recognized as such by the British expert Lord McNair, who recalled the MOU as "an informal but nevertheless legal agreement" between two or more parties.
The State Sovereignty has the attributes of entering into agreements and treaties with foreign powers. No state can protect itself from the rest of the countries of the world on matters of foreign affairs or relations, international trade, environmental issues, communications or finance. This was strongly implemented after World War II. The great advances made in the field of communications and information technology and the arrival of globalization has made independent States inter-dependent on each other. Treaties can have a significant impact upon the economy and social and political situation of the country and to its people. Nowadays every State has either entered or in the course of entering into treaties be it multilateral or bilateral.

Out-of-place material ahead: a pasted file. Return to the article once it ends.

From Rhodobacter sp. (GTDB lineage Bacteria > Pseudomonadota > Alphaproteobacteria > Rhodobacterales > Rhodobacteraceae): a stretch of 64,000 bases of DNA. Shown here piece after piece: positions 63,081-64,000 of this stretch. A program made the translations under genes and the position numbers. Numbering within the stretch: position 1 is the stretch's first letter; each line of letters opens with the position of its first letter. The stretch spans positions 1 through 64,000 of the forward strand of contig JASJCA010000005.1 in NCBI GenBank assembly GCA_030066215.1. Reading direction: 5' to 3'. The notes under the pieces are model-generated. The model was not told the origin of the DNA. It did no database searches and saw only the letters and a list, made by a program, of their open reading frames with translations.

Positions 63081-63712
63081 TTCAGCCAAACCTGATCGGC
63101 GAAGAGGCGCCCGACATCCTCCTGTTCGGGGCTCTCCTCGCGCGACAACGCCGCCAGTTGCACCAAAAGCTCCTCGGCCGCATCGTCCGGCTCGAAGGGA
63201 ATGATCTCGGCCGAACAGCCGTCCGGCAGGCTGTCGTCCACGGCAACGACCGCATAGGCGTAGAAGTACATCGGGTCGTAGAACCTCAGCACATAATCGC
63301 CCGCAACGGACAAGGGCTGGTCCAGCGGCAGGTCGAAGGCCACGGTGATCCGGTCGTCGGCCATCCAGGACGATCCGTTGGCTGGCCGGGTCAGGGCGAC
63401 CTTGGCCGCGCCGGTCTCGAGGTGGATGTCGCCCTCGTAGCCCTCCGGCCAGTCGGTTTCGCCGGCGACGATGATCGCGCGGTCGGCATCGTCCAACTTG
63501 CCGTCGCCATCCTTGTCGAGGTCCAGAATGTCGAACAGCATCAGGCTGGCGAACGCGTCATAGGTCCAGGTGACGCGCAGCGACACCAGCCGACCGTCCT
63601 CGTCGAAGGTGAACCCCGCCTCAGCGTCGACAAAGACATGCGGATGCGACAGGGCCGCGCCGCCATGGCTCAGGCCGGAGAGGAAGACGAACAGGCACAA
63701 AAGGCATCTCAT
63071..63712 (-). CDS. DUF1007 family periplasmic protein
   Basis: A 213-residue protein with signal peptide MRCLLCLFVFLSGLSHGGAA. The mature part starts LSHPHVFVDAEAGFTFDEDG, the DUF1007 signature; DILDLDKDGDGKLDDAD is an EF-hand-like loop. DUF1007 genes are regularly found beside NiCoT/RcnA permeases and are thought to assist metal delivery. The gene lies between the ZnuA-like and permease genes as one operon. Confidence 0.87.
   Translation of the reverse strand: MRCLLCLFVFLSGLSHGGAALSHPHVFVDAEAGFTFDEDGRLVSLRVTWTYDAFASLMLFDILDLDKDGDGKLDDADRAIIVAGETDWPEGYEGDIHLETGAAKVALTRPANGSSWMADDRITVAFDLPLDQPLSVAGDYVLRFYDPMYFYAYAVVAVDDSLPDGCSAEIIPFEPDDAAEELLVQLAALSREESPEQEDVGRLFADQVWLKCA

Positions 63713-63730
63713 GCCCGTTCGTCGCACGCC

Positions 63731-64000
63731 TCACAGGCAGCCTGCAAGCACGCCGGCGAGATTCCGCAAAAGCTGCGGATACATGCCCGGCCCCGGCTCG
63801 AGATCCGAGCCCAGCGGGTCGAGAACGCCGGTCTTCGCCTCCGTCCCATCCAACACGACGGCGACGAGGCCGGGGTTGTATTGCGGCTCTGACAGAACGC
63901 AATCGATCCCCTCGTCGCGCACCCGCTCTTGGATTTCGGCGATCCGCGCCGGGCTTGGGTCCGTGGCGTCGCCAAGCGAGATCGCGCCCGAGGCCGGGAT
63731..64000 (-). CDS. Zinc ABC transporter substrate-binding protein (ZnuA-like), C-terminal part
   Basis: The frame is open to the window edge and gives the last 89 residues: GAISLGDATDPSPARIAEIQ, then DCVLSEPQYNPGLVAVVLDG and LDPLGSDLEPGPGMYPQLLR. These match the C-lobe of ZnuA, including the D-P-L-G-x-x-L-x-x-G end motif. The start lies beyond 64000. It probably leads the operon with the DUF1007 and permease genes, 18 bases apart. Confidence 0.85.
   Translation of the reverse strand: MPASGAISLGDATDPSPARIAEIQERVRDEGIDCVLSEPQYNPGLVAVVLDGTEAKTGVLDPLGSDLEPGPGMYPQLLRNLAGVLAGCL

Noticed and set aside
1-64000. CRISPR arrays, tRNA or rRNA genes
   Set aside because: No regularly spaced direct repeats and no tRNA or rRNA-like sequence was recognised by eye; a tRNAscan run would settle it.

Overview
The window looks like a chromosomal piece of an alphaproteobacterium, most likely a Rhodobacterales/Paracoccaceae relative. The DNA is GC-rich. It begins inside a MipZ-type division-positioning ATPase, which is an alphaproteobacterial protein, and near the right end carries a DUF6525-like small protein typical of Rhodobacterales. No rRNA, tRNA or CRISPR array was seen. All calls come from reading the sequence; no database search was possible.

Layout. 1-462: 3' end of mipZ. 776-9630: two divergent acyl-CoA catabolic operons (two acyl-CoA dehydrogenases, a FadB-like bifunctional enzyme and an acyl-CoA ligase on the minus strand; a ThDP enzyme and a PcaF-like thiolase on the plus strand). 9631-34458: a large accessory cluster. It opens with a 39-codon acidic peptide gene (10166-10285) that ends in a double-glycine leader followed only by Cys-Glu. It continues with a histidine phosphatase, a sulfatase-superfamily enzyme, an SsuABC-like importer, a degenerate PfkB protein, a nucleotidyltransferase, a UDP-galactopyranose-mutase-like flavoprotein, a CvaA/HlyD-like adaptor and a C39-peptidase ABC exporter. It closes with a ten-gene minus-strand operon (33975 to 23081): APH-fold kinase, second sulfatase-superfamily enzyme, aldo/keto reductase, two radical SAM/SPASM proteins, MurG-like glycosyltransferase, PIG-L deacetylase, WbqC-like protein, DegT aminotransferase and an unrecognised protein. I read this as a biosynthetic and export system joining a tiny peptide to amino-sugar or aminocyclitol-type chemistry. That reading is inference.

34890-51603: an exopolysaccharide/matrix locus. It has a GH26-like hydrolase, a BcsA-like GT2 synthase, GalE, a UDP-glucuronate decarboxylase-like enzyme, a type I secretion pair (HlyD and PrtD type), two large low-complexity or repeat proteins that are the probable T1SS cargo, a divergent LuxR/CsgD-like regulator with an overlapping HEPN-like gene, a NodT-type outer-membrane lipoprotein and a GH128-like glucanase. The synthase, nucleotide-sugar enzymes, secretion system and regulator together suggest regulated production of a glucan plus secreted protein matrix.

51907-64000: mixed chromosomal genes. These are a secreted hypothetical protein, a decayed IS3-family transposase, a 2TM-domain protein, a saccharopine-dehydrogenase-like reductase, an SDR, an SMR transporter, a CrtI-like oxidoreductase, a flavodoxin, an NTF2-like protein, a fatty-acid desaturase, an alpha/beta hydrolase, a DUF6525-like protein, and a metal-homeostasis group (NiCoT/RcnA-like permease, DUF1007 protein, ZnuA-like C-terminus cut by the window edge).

Treaties need to have a proper set of laws after a comprehensive study of a particular matter and its perverse effects it can have on food security, indigenous knowledge, health care, the security and the life and livelihood of the citizens – whether beneficial or prejudicial. The treaty-making power is highly potent and can also have some serious harmful effects if not revised carefully. The parliament of a country’s government is competent to make a law and so treaty-making power is not within the exclusive competence of the Executive. it is obvious that the Parliament is competent to make a law with respect to the several matters mentioned in the above entries. In other words, treaty-making is not within the exclusive competence of the Executive. In theory, it is always open to the Parliament to condemn a treaty entered into by the Executive where the treaty will have to affect whatever. Moreover, if any treaty or agreement violates any of the provisions of the Constitution, it would be totally incompetent and ineffective and even the Vienna Convention would not ...Show more